Devastated, she pulls herself together and tracks the couple down. She confronts Green, pretending to be concerned for her and convincing her Ryback is only using her. She even offers Green a gun to defend herself. When Green goes back into the apartment, Jeri waits in her car for the inevitable gunshot. She then dials 911 to report a shooting, taking down the con-woman she allowed herself to trust. When we last see Jeri, she has fully embraced the ruthless determination she so briefly tried to set aside.

“I am the Green Arrow” — Arrow

For six years, Oliver Queen kept his other life hidden from the rest of the world. Even his family and closest friends took a while to learn the truth. Still, Oliver struggled against impossible odds — including the public scrutiny of the Mayor’s office — to keep his identity secret. That all ended after Oliver struck a deal with FBI Agent Watson to rid Star City of Ricardo Diaz, a man who had nearly the entire city in his pocket.

Once Diaz’s organization was destroyed, and Diaz had fled, Oliver kept his end of the bargain, staring into a camera and stating unequivocally, “I am the Green Arrow.” It was a powerful and life-changing moment for a man who relied on secrecy and deception nearly as much as his arsenal of arrows.

Tandy’s Phone Call Loop — Cloak and Dagger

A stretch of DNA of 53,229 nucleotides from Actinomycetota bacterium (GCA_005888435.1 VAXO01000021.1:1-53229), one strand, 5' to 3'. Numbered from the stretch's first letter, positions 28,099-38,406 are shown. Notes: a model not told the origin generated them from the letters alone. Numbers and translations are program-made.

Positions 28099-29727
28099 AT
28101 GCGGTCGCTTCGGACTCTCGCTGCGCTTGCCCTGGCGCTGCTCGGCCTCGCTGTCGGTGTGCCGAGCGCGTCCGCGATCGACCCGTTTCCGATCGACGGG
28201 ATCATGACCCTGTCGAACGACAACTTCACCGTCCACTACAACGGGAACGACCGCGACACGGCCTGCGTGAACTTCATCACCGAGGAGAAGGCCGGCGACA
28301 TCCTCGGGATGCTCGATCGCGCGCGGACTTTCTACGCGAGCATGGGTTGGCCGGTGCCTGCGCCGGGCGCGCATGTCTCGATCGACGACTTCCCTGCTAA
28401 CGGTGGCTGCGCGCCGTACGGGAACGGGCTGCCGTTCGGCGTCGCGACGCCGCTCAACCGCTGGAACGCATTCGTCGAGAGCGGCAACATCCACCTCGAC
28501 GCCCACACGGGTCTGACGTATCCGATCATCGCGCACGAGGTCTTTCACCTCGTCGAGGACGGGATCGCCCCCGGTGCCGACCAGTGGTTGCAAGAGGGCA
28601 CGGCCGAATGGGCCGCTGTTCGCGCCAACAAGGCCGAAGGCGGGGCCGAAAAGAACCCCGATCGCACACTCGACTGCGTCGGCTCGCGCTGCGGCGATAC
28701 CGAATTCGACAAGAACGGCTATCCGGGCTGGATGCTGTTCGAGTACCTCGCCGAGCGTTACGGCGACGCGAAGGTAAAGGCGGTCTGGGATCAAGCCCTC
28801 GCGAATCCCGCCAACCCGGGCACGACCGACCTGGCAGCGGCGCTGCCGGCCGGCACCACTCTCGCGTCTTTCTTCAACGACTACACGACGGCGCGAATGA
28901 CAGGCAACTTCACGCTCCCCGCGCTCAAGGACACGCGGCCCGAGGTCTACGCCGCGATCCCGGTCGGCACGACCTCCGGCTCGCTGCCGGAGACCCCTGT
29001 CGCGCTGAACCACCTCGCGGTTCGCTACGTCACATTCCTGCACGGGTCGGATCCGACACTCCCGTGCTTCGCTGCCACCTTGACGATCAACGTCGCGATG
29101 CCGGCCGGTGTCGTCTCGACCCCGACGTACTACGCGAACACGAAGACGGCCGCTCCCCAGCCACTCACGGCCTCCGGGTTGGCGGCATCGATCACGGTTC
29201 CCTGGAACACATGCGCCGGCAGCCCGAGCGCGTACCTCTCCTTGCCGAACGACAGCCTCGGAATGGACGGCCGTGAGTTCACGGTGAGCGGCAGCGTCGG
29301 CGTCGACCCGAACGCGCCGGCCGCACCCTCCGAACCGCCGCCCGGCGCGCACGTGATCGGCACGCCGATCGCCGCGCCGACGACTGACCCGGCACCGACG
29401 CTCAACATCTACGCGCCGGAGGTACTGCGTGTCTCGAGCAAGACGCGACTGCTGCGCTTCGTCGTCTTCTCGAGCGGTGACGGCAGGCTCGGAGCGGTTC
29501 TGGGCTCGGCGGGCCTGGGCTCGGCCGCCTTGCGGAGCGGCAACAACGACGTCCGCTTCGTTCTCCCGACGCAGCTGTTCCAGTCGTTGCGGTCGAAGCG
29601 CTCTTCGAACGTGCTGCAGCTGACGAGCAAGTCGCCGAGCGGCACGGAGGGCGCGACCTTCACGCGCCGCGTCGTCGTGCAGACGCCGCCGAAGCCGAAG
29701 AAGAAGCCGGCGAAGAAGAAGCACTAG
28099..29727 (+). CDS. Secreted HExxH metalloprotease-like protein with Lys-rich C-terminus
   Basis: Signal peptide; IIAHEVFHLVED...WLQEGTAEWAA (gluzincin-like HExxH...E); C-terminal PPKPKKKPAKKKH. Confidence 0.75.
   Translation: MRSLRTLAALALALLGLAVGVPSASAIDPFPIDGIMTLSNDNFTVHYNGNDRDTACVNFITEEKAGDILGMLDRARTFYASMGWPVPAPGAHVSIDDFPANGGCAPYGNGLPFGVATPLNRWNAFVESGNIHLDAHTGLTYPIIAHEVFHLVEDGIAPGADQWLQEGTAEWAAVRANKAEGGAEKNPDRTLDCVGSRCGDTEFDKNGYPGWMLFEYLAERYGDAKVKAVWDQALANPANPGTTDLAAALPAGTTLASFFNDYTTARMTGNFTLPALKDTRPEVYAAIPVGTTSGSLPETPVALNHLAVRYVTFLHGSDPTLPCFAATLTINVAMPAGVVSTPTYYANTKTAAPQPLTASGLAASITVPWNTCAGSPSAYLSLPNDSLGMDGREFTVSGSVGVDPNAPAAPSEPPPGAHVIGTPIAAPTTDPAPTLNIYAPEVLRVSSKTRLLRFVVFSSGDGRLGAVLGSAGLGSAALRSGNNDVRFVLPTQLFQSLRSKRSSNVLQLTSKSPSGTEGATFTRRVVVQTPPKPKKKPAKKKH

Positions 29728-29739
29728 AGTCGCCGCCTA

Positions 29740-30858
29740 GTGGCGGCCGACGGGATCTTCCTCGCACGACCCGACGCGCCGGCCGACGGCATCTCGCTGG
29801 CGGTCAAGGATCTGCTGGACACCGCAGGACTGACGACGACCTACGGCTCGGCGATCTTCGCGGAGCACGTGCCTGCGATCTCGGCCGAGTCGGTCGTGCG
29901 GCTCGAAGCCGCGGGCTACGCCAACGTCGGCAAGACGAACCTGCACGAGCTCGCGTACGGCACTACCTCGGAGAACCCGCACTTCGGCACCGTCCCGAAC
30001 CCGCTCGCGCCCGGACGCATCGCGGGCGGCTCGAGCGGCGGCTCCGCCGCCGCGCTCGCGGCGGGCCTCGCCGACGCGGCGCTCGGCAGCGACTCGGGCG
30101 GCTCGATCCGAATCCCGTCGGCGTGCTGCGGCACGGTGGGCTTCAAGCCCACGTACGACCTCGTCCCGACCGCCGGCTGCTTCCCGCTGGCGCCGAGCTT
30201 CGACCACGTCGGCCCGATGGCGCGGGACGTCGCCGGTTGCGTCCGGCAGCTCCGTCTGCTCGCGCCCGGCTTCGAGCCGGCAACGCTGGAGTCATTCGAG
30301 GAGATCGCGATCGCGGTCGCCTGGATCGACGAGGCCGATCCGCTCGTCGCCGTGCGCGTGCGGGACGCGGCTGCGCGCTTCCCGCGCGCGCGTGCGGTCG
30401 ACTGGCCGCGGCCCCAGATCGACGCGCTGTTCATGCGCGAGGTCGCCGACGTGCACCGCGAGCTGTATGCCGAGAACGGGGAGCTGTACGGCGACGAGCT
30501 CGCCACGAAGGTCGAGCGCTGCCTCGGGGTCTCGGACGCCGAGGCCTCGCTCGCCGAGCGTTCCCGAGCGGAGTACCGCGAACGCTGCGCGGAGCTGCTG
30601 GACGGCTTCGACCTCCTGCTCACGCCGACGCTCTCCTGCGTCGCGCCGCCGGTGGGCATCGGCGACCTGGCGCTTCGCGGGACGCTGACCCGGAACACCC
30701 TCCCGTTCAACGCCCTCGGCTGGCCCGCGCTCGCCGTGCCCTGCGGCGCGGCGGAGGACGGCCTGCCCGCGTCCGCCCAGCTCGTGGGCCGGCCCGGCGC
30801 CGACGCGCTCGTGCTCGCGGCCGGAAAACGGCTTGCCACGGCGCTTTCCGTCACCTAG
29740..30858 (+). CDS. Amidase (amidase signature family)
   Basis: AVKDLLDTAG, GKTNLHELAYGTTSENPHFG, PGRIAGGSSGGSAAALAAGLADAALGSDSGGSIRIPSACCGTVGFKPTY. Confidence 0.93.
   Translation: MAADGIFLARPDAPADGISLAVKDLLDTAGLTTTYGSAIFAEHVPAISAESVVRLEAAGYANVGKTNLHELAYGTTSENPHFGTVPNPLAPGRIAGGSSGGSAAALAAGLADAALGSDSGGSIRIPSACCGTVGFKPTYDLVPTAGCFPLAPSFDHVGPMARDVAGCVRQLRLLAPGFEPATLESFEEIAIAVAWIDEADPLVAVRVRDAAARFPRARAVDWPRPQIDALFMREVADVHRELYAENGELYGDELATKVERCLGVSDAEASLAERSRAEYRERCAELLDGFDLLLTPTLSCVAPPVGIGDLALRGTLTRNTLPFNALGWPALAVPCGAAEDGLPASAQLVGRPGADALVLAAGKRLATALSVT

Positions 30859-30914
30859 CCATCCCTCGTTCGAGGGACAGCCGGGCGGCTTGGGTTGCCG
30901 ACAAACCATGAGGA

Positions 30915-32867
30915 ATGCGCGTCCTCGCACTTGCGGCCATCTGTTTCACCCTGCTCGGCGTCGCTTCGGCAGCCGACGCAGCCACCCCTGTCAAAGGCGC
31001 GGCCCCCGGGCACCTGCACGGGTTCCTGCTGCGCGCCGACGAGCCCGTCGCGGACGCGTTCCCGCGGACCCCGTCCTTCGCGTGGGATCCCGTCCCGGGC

Olivia Holt as Tandy Bowen.

Having entered the catatonic mind of former Roxxon employee Ivan Hess, Tandy and Tyrone find themselves inside a time loop, reliving the last few minutes before the oil rig explodes. They can get out at any time, but when Tandy discovers the voice of her deceased father on the other end of a phone call, she refuses to either leave or work to stop the loop, choosing to stay in the memory.

Tyrone leaves but returns just minutes later to discover Tandy’s been stuck in the loop so long she barely remembers anything else. He convinces her to ask her father something Hess wouldn’t know. Tandy realizes the illusion when he tells her there’s no one in the car with him. The moment tragically underscores the loss and grief that are at the core of these two young people and highlights their unique bond and the strength that comes from trusting each other.

Beebo vs. Mallus — Legends of Tomorrow

The crew of the Waverider spent most of this past season trying to stop the rise of Mallus only to decide that the way to defeat him was to let him manifest. With the combined power of the six Totems of Zambesi, the Legends create a being of pure light and goodness that, of course, looks just like a giant Beebo doll.

Cuddly as he is, Beebo wastes no time attacking Mallus, ultimately destroying him with a hug. The final battle serves as a fitting end to the show’s best season yet. It’s exciting and tense, it highlights how this group of misfit loners has become a family, and it’s utterly ridiculous in the best way possible — everything you want Legends to be